Editor's Note: What are your
"spend priorities"? Are your expenses made up more
of what you want than what you need? People often spend far
more money than they have, racking up credit card bills and the
truth is that most people spend far more money because they don't
differentiate between the things they need to buy and the things
they want to buy.
If spending money is something that
is out of control for you, or if you are only interested in learning
spending self-control, Craig Nathanson gives a great basis for
helping you cut back, reduce your debt load, and cut your
The Difference Between
“Need” and “Want”
Let’s face it: Most people spend
way too much money on things they don’t really need. The more
money we make, the more we tend to spend. This endless cycle of
materialism has led many people to confuse the word “need” with
the word “want.” As in, “we need a big-screen TV for our new
home theater.” Or, “I need a new pair of shoes to go with my new
If you want to achieve your
vocational passion, where every day you jump out of bed and can’t
wait to go to work, then you need to re-order your priorities. Stay
away from the purely material.
The pursuit of material success
often is the root cause of burnout at midlife. In fact, a recent
study at the University of California at Berkeley found that people
primarily motivated by the love of their work grow dissatisfied as
they begin to make more money.
The first step to breaking free
from the materialism trap is to understand the difference between
“need” and “want.”
We need food, clothing, shelter,
reliable transportation, education, enrichment, and the technology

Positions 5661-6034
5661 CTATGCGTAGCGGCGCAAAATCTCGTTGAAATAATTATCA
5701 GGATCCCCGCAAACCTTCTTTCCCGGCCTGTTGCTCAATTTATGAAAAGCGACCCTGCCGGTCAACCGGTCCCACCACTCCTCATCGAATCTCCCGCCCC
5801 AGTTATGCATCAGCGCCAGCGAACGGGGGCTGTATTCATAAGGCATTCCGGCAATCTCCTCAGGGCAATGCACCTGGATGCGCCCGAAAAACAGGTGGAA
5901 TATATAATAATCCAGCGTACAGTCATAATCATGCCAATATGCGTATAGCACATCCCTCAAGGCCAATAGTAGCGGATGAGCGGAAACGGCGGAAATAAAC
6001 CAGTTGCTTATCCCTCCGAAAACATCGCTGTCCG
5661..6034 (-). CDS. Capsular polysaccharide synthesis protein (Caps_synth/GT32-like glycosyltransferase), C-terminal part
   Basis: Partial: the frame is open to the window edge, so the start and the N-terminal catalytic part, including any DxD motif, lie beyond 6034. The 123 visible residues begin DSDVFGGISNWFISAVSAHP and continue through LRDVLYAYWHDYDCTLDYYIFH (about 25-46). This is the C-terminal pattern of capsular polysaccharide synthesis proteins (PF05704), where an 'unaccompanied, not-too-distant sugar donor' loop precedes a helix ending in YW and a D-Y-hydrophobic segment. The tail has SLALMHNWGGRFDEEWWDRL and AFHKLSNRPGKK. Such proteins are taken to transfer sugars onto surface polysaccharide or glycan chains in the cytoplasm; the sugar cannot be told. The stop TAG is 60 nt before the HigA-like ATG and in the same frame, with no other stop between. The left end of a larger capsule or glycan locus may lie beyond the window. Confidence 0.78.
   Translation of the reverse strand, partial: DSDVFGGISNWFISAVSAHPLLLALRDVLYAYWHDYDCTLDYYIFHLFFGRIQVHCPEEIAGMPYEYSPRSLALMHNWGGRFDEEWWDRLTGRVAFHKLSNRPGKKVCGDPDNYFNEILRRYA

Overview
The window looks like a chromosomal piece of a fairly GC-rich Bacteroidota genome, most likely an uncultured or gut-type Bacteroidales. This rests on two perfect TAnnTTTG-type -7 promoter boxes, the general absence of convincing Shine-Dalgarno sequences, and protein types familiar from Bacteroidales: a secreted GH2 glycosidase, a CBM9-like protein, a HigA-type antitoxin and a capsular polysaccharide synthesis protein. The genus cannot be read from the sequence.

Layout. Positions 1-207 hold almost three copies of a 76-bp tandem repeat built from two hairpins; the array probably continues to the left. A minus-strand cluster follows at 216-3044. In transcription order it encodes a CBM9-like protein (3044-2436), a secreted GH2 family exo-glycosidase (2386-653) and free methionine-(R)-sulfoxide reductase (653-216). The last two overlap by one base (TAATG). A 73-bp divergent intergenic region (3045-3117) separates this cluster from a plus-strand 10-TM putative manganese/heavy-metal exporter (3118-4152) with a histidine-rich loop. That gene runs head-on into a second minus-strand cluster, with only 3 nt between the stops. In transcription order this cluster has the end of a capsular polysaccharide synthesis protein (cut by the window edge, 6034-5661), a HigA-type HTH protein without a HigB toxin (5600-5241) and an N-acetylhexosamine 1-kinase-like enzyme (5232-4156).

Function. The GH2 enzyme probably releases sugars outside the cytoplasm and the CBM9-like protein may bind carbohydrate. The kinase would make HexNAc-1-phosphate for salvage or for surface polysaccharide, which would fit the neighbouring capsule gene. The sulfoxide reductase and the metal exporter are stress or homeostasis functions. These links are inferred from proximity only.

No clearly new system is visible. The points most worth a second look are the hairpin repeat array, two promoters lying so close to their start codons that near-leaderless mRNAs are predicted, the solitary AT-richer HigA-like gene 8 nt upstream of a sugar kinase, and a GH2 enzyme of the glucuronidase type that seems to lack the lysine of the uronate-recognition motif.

necessary to do our work. Also, we need the occasional small
indulgence to treat our children and ourselves.
We do not need 500 cable TV
channels, brand new luxury cars, 5,000-square-foot homes in
exclusive neighborhoods, lavish ski vacations, and smart phones that
do everything but think for us.
There is nothing wrong with wanting
these things. But understand that these things do not make us happy,
in and of themselves. And, they are often links in the chains that
bind us to jobs we despise.
Often, those who make a leap to
vocational passion end up making more money over the long term. But
in the short term, income usually declines. It may even go away for
a period of time. Typically, the first two years of a career change
– in particular, one motivated purely by vocational passion –
are financially difficult. Major lifestyle and attitude adjustments
are critical to making the money last while you pursue your dream.
The amazing thing is that once you
learn to live on less, it becomes a habit. The peace of mind that
comes from relying less on materialism to define success usually
leads to a greater and deeper happiness.
Getting Real About Money
So. Now we understand that pursuing
vocational passion requires a major adjustment in our attitude
toward money and material comfort. The next step is getting down to
What does it take to transform
yourself and your family from a unit that consumes as much as it
earns to one that respects money and makes it last?
The trick is to look at all
expenses, both big and small. Leave no stone unturned. No savings is
too small, and no category of spending should be free from scrutiny.
Those looking to leave a job to
pursue a vocational passion face two core issues: raising enough
money to fund a career change, and changing spending patterns to
make the money last. Raising the money can be a tremendous
challenge, depending on your financial resources. Savings, bonds,
securities, IRAs, home equity, jewelry, valuables, and family
resources are all avenues for raising capital to sustain your family
during this transition.